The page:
Dr Sheena Johnson (Senior Lecturer at the University of Manchester), Dr Emily Andrews (Centre for Ageing Better) and Dr Mat Ainsworth (Greater Manchester Combined Authority Ageing Hub) discussed how older workers are potentially disproportionately affected given their increased risk to COVID-19, how the recession is seeing a substantial hit to their earnings and hours and the labour market inequalities faced by older people. They considered how current and future research will inform responses and opportunities presented by COVID-19.
MICRA/AMBS webinar and podcast, 19th August 2020
The COVID-19 crisis has thrown light on both the positive and negative aspects of home and remote working. On the one hand, workers have shown great resilience and resourcefulness in adapting to the challenges, demonstrating their commitment in the industries and sectors where it has been possible to do so. Indeed, as technology increasingly enables remote working, some employers are now considering a longer or even permanent shift to homeworking.
Tony Dundon, Jonny Gifford (Senior Advisor for Organisational Behaviour at the CIPD) and Natasha Owusu (Policy & Campaigns Support Officer for Equalities at the TUC), discussed the pros, cons and sustainability of remote working.
Alliance Manchester Business School webinar and podcast, 14 July 2020
This University of Manchester webinar, part of the Doing Things Differently series, examined the gendered impacts of the COVID-19 pandemic. Looking in detail at the world of work, our academics discuss the care burden on women throughout the crisis and the implications of the economic fallout. The panel address the solutions needed to ensure that women can look forward to a fairer world.
Jill Rubery took part, commenting that “There’s a very high risk that women will be losing employment once job retention schemes and furlough comes to an end”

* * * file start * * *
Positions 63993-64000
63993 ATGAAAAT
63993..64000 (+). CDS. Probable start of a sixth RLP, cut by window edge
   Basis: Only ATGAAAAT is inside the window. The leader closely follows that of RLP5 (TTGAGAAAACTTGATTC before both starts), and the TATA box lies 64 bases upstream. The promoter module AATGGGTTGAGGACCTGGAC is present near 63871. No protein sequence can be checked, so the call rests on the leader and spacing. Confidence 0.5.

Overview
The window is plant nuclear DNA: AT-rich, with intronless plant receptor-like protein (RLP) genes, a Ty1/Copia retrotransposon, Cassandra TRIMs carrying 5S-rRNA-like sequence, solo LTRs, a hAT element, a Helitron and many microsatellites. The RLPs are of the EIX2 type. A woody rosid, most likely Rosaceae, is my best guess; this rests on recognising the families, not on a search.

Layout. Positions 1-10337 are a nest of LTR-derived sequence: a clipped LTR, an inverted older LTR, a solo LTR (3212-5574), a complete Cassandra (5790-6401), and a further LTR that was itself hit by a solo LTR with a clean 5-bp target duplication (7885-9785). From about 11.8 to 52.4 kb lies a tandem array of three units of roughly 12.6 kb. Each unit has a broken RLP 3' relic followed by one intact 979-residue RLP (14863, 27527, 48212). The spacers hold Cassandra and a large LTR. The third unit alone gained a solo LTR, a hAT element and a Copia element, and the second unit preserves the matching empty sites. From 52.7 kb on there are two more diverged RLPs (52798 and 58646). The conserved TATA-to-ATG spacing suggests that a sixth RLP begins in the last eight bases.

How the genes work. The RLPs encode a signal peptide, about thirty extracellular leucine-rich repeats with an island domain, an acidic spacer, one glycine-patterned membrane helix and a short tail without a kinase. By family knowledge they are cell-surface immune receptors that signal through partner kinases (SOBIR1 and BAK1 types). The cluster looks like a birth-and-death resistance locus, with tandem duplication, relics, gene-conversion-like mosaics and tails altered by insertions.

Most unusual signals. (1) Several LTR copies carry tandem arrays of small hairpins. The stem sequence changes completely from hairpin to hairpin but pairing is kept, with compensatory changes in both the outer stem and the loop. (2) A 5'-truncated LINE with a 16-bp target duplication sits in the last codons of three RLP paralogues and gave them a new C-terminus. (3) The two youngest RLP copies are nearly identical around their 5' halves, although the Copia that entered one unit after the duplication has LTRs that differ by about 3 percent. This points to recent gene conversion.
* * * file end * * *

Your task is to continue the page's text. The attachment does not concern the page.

University of Manchester webinar and podcast, 25 June 2020
Coronavirus has shone a spotlight on many of the inequalities that some people face in the workplace. On average, the wealthier you are the less likely you are to come into close contact with others, and people in cities in southern England are more likely to be able to work from home than those in the north – shielding them from the health risks posed by the pandemic. Yet even before the virus hit, the labour market was changing quickly. Automation means fewer workers will need to carry out manual activities and technology theoretically makes it easier for office-based workers to work from home.
Tony Dundon took part in this webinar with Elena Magrini, Senior Analyst for Centre for Cities.
Centre for Cities webinar and podcast, 25 June 2020
The future after furlough
On Wednesday 10 June Jill Rubery took part in the CIPD Festival of Work, joining a panel discussing 'The future after furlough'.
With more than six million UK workers now having their wages paid by the state and 800,000 employers using the government's job retention scheme, just how viable is the scheme in the long-run? Is it feasible to extend the scheme beyond its current cut-off date of the end of June, and if so how should the government be looking to adapt and extend the scheme further? Likewise, what future shape should other employment protection measures taken in the wake of COVID-19, such as help for the self-employed, now take as we come out of lockdown?
Jill Rubery took part in an Original Thinking webinar debating the viability of the government's job retention scheme in the long-run, and related questions.
AMBS Webinar and podcast, 20 May 2020
Work and Equalities Seminars 2020-2021
The Value of Human Labour
Download the poster.
Listen to the podcast.
This session, the first of two, presents an interdisciplinary discussion of critical issues confronting human labour under Covid-19.
The Covid-19 pandemic is having a profound impact on work and working lives. This has ignited an important debate on the value of human labour, which has increased awareness of the criticality of a wide range of jobs, many of which have been traditionally undervalued, both politically and socially.
The UK government’s definition of ‘key workers’ amount to 7.1 million adults, many of which are underpaid, working in insecure jobs and operating in public-facing roles. Among key workers, Black, Asian, and working-class groups make up a disproportionately large share, leaving them far more exposed to infection. Additionally, sectors dominated by female workers, such as retail and hospitality, have been hit hard by variations of lockdown, placing them at increased risk of both job loss and furlough. Uncertainty surrounding schooling and childcare provision adds an extra burden.
Gender, growth and devolution: policy problems and political possibilities.
Francesca Gains: Professor of Public Policy, Academic Co-Director of Policy@Manchester and member of the Greater Manchester Women and Girls’ Equality Panel.